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Systematic (IUPAC) name
4-Hydroxy-3-[4-hydroxy-3-(3-methylbut-2-enyl)benzamido]-8-methylcoumarin-7-yl 3-O-carbamoyl-5,5-di-C-methyl-α-l-lyxofuranoside
CAS number 303-81-1
ATC code ?
PubChem 7526
DrugBank APRD00694
Chemical data
Formula C31H36N2O11 
Mol. mass 612.624
Pharmacokinetic data
Bioavailability negligible oral bioavailability
Metabolism excreted unchanged
Half life 6 hours
Excretion renal
Therapeutic considerations
Pregnancy cat.


Legal status


Routes intravenous

Novobiocin is an aminocoumarin antibiotic that was produced by the actinomycete Streptomyces niveus, which has recently been identified as a subjective synonym for S. spheroides[1] a member of the order Actinobacteria . Other aminocoumarin antibiotics include clorobiocin and coumermycin A1.[2] Novobiocin was first reported in the middle of 1950s (called then streptonivicin).[3][4]


Mechanism of action

The molecular basis of action of novobiocin, and other related drugs clorobiocin and coumermycin A1 has been examined.[2][5][6][7][8] Aminocoumarins are very potent inhibitors of bacterial DNA gyrase and work by targeting the GyrB subunit of the enzyme involved in energy tranduction. Novobiocin as well as the other aminocoumarin antibiotics act as competitive inhibitors of the ATPase reaction catalysed by GyrB. The potency of novobiocin is considerably higher than that of the fluoroquinolones that also target DNA gyrase, but at a different site on the enzyme. The GyrA subunit is involved in the DNA nicking and ligation activity.


Novobiocin is an aromatic ether compound. Novobiocin may be divided up into three entities; a benzoic acid derivative, a coumarin residue, and the sugar novobiose.[5]. X-ray crytallographic studies have found that the drug-receptor complex of Novobiocin and DNA Gyrase shows that ATP and Novobiocin have overlapping binding sites on the gyrase molecule.[9] The overlap of the coumarin and ATP-binding sites is consistent with aminocoumarins being competitive inhibitors of the ATPase activity.[10]

Structure Activity Relationship

In structure activity relationship experiments it was found that removal of the carbamoyl group located on the novobiose sugar lead to a dramatic decrease in inhibitory activity of novobiocin. [10]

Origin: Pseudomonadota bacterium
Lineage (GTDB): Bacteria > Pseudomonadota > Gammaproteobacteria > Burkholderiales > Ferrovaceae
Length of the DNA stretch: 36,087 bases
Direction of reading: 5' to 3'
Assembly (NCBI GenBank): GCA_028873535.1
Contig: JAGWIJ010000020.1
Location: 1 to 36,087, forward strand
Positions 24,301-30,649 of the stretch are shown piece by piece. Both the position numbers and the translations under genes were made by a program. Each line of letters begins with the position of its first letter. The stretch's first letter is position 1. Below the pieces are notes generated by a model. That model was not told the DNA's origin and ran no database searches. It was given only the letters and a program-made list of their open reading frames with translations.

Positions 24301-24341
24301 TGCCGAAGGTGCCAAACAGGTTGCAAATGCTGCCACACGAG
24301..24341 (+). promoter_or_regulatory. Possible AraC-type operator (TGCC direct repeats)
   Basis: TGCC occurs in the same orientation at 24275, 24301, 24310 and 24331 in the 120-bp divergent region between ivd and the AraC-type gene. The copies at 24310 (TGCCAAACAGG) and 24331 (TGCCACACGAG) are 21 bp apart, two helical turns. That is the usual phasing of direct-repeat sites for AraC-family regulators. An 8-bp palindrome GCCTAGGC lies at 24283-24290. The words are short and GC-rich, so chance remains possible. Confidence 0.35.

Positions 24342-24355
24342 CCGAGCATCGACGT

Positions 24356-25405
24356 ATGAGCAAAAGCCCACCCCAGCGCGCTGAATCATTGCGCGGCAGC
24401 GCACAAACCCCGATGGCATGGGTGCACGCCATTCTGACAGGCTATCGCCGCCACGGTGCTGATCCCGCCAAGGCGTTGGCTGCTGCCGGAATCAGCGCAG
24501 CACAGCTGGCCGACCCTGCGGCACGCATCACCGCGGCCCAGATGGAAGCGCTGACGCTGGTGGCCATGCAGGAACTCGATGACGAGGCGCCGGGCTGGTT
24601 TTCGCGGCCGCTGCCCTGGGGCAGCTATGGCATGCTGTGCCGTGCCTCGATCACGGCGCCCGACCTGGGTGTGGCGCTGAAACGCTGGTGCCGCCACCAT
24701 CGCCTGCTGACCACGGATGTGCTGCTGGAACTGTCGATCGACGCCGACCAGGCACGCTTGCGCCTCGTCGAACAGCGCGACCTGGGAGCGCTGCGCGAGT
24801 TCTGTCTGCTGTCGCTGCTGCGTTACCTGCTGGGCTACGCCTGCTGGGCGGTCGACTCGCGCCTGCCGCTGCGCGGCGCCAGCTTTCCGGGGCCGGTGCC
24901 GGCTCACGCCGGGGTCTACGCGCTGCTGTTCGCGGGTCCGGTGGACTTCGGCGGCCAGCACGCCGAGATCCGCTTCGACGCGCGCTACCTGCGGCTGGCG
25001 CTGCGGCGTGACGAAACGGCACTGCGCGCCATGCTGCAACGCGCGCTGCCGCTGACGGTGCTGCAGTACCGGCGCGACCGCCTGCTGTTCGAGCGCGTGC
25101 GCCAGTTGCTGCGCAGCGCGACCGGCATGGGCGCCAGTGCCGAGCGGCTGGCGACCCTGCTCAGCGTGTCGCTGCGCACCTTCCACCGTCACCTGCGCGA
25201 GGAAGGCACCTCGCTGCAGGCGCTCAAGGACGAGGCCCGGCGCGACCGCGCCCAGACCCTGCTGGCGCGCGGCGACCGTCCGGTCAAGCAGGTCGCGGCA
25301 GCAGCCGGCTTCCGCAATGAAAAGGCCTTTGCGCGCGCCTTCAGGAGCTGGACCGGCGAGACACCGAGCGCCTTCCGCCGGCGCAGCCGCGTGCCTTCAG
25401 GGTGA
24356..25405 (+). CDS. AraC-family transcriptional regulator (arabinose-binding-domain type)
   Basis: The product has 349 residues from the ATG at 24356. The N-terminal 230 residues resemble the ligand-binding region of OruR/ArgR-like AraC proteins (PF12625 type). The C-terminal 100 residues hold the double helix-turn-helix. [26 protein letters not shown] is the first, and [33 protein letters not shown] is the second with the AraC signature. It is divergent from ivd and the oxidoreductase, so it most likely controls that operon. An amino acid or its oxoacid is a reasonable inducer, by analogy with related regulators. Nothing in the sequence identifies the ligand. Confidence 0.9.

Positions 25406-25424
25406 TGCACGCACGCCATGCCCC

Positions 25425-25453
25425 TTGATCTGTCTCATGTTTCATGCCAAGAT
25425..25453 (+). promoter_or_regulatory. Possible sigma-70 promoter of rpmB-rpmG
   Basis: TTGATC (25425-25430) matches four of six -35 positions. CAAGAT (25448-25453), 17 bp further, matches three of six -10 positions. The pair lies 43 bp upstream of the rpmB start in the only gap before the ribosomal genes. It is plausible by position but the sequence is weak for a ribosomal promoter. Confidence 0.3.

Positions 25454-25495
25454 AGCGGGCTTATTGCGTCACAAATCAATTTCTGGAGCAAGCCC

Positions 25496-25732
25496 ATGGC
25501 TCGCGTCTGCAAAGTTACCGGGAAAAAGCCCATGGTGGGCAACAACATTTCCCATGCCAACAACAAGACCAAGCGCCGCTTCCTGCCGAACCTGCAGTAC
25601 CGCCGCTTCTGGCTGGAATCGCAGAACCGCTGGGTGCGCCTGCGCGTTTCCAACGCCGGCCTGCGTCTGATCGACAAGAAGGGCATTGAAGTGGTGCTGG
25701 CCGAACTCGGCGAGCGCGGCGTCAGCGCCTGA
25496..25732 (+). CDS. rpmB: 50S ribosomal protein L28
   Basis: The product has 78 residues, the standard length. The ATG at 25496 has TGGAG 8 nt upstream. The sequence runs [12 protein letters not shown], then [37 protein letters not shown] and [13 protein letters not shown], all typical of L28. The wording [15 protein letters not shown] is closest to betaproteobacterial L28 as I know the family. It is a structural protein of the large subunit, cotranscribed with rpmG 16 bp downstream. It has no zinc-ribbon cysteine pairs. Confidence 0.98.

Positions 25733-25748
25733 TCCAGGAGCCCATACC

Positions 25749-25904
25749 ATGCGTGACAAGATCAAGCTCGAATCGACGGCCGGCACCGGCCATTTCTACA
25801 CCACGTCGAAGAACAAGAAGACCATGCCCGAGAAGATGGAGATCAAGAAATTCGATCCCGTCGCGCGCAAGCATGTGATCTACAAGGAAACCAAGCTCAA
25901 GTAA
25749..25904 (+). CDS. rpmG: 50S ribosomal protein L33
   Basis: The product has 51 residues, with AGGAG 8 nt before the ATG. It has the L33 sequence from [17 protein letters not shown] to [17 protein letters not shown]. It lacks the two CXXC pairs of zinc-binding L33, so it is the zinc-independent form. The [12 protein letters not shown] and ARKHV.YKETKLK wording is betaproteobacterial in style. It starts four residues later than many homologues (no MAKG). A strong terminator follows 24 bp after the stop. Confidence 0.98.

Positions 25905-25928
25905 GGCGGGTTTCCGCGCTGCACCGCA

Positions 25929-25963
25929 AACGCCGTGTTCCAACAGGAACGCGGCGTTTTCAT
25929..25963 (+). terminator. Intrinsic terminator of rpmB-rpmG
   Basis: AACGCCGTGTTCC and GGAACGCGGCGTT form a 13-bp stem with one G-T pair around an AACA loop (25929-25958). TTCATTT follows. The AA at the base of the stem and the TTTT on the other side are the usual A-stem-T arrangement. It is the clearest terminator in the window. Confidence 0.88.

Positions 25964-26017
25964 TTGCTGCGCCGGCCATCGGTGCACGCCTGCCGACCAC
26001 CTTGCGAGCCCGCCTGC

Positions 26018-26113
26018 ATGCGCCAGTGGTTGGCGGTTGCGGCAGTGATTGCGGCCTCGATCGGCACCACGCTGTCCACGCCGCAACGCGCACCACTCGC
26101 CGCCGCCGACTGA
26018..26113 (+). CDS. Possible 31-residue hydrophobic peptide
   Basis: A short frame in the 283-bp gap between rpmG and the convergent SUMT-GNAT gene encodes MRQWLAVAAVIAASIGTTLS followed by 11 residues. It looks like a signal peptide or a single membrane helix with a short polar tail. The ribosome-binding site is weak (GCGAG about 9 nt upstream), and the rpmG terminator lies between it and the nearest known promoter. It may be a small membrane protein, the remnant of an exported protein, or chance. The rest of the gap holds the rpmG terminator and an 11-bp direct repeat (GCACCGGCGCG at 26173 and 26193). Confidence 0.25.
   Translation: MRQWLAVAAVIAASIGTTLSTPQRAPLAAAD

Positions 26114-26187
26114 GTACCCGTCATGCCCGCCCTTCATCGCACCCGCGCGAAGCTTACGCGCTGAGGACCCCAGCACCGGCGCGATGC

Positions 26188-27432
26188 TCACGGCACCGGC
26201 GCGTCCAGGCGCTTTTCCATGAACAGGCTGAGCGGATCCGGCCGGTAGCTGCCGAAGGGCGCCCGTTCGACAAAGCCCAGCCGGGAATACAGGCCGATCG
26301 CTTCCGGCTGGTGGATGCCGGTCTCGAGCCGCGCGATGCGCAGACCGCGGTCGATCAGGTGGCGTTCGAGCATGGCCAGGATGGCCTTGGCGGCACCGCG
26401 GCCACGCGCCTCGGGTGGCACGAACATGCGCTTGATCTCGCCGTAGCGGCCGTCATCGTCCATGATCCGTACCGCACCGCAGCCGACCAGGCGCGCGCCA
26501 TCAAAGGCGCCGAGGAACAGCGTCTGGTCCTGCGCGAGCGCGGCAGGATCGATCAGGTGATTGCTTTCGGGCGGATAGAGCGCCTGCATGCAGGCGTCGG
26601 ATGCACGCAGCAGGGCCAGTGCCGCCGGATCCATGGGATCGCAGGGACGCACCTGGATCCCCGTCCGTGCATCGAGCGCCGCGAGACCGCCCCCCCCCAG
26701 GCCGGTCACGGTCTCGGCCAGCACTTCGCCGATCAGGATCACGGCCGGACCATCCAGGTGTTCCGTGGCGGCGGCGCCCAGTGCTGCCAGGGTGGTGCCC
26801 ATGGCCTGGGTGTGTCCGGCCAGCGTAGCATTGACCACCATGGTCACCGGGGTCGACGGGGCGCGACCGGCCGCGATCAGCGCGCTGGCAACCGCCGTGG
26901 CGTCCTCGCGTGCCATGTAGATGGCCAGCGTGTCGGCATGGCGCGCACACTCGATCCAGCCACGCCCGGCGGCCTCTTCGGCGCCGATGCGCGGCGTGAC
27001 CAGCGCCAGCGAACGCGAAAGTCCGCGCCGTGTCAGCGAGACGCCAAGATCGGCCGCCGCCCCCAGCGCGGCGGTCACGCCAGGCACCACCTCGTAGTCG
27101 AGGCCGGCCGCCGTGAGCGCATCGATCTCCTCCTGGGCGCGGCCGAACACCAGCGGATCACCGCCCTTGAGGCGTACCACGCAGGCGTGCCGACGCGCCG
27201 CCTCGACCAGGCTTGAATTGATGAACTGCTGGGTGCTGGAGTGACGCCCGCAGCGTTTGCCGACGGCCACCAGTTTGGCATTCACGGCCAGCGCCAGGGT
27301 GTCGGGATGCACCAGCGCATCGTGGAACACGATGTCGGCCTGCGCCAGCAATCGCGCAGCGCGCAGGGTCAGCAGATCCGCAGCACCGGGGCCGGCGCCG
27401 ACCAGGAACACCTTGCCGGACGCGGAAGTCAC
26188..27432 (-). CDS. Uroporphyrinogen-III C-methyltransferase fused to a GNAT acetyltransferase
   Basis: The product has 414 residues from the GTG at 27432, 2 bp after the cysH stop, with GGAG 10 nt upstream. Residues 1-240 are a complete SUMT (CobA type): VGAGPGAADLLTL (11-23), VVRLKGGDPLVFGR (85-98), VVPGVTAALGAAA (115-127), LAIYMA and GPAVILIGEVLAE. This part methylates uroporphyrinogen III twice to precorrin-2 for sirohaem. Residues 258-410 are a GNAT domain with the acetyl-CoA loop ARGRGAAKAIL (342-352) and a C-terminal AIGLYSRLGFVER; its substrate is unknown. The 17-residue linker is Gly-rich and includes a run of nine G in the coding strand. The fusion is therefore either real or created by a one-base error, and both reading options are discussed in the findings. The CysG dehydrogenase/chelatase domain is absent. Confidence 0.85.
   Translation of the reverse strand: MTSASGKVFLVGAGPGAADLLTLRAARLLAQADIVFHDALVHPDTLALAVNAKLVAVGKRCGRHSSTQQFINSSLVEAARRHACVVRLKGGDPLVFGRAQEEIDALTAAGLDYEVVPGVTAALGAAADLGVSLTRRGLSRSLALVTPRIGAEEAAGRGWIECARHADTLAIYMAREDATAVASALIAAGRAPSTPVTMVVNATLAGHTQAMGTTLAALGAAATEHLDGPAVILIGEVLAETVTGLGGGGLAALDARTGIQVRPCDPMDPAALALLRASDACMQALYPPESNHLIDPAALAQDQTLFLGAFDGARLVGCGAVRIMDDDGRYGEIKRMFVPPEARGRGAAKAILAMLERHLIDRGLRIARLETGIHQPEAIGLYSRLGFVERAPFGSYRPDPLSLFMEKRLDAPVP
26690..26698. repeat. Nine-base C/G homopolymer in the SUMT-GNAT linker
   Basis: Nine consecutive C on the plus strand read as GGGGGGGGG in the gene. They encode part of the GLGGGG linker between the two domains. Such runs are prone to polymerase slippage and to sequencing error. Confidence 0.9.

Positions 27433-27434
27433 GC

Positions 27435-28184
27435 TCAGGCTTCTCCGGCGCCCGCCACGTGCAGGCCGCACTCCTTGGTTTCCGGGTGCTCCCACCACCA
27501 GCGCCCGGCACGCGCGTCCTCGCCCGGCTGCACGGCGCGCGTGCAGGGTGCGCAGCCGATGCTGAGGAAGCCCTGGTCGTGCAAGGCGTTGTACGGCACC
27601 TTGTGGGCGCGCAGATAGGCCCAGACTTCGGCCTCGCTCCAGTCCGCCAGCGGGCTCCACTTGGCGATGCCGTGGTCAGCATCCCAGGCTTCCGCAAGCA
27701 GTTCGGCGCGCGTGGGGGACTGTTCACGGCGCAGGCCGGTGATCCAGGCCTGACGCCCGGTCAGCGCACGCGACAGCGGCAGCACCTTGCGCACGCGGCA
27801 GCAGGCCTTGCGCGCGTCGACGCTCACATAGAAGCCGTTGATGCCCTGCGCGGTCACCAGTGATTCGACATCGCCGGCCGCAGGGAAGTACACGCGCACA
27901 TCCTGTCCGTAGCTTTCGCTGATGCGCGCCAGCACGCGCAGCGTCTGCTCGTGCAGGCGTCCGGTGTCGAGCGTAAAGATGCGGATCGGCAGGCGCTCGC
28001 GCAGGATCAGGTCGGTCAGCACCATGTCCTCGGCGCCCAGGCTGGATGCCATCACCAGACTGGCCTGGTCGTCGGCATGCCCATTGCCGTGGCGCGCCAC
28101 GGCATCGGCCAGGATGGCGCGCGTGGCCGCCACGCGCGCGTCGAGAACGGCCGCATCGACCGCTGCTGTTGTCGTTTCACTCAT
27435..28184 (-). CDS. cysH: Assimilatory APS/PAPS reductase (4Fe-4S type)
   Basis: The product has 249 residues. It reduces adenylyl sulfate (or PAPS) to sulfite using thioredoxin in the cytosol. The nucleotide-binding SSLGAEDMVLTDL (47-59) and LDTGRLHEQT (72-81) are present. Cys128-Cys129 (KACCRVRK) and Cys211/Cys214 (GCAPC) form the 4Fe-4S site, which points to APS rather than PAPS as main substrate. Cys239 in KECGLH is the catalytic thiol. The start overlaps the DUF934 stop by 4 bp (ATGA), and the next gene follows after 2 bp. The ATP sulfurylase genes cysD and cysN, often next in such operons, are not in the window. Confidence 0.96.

Clinical Use

Novobiocin was licenced for clinical use under the tradename Albamycin® (Pharmacia And Upjohn) in the 1960s. Its efficacy has been demonstrated in preclinical and clinical trials.[11][12] It has since been withdrawn from the market.[13] Novobiocin is effective antistaphylococcal agent used in the treatment of MRSA[14]. It is also active against Staphylococcus epidermidis and may be used to differentiate from the other coagulase-negative Staphylococcus saprophyticus, which is resistant to novobiocin, in culture.


  1. ^ Lanoot, B., M. Vancanneyt, I. Cleenwerck, L. Wang, W. Li, Z. Liu, and J. Swings. 2002. The search for synonyms among streptomycetes by with SDS-PAGE of whole-cell proteins. Emendation of the species Streptomyces aurantiacus, Streptomyces cacaoi subsp. cacaoi, Streptomyces caeruleus and Streptomyces violaceus. Int. J. Syst. Evol. Microbiol. 52:823-829.
  2. ^ a b Alessandra da Silva Eustáquio (2004) Biosynthesis of aminocoumarin antibiotics in Streptomyces: Generation of structural analogues by genetic engineering and insights into the regulation of antibiotic production. DISSERTATION
  3. ^ Hoeksema, H., Johnson, J. L., and Hinman, J. W. (1955). Structural studies on streptonivicin, a new antibiotic. J Am Chem Soc, 77, 6710-6711.
  4. ^ Smith, C. G., Dietz, A., Sokolski, W. T., and Savage, G. M. (1956). Streptonivicin, a new antibiotic. I. Discovery and biologic studies. Anitbiotics & Chemotherapy, 6, 135- 142.
  5. ^ a b Maxwell, A. (1993). The interaction between coumarin drugs and DNA gyrase. Mol Microbiol, 9, 681-686.
  6. ^ Maxwell, A. (1999). DNA gyrase as a drug target. Biochem Soc Trans, 27, 48-53.
  7. ^ Lewis, R. J., Tsai, F. T. F., and Wigley, D. B. (1996). Molecular mechanisms of drug inhibition of DNA gyrase. Bioessays, 18, 661-671.
  8. ^ Maxwell, A., and Lawson, D. M. (2003). The ATP-binding site of type II topoisomerases as a target for antibacterial drugs. Curr Top Med Chem, 3, 283-303.
  9. ^ F.T.F. Tsai, O.M. Singh, T.Skarzynski, A.J. Wonacott, S. Weston, A. Tucker, R.A. Pauptit, A.L. Breeze, J.P. Poyser, R. O'Brien et al., The high-resolution crystal structure of a 24-kDa gyrase B fragment from E. coli complexed with one of the most potent coumarin inhibitors, clorobiocin. Proteins 28 (1997), pp. 41–52
  10. ^ a b R.H. Flatman, A. Eustaquio, S. Li, L. Heide, and A. Maxwell (2006) Structure-Activity Relationships of Aminocoumarin-Type Gyrase and Topoisomerase IV Inhibitors Obtained by Combinatorial Biosynthesis Antimicrob Agents Chemother. 50(4): 1136–1142.
  11. ^ Raad, I., Darouiche, R., Hachem, R., Sacilowski, M., and Bodey, G. P. (1995). Antibiotics and prevention of microbial colonization of catheters. Antimicrob Agents Chemother, 39, 2397-2400.
  12. ^ Raad, I. I., Hachem, R. Y., Abi-Said, D., Rolston, K. V. I., Whimbey, E., Buzaid, A.C., and Legha, S. (1998). A prospective crossover randomized trial of novobiocinand rifampin prophylaxis for the prevention of intravascular catheter infections in cancer patients treated with interleukin-2. Cancer, 82, 403-411.
  13. ^
  14. ^ T.J. Walsh et al.(1993) Randomized Double-Blinded Trial of Rifampin with Either Novobiocin or Trimethoprim-Sulfamethoxazole against Methicillin-Resistant Staphylococcus aureus Colonization: Prevention of Antimicrobial Resistance and Effect of Host Factors on Outcome. Antimicrobial agents and chemotherapy Vol 37 No 6 p. 1334-1342
This article is licensed under the GNU Free Documentation License. It uses material from the Wikipedia article "Novobiocin". A list of authors is available in Wikipedia.
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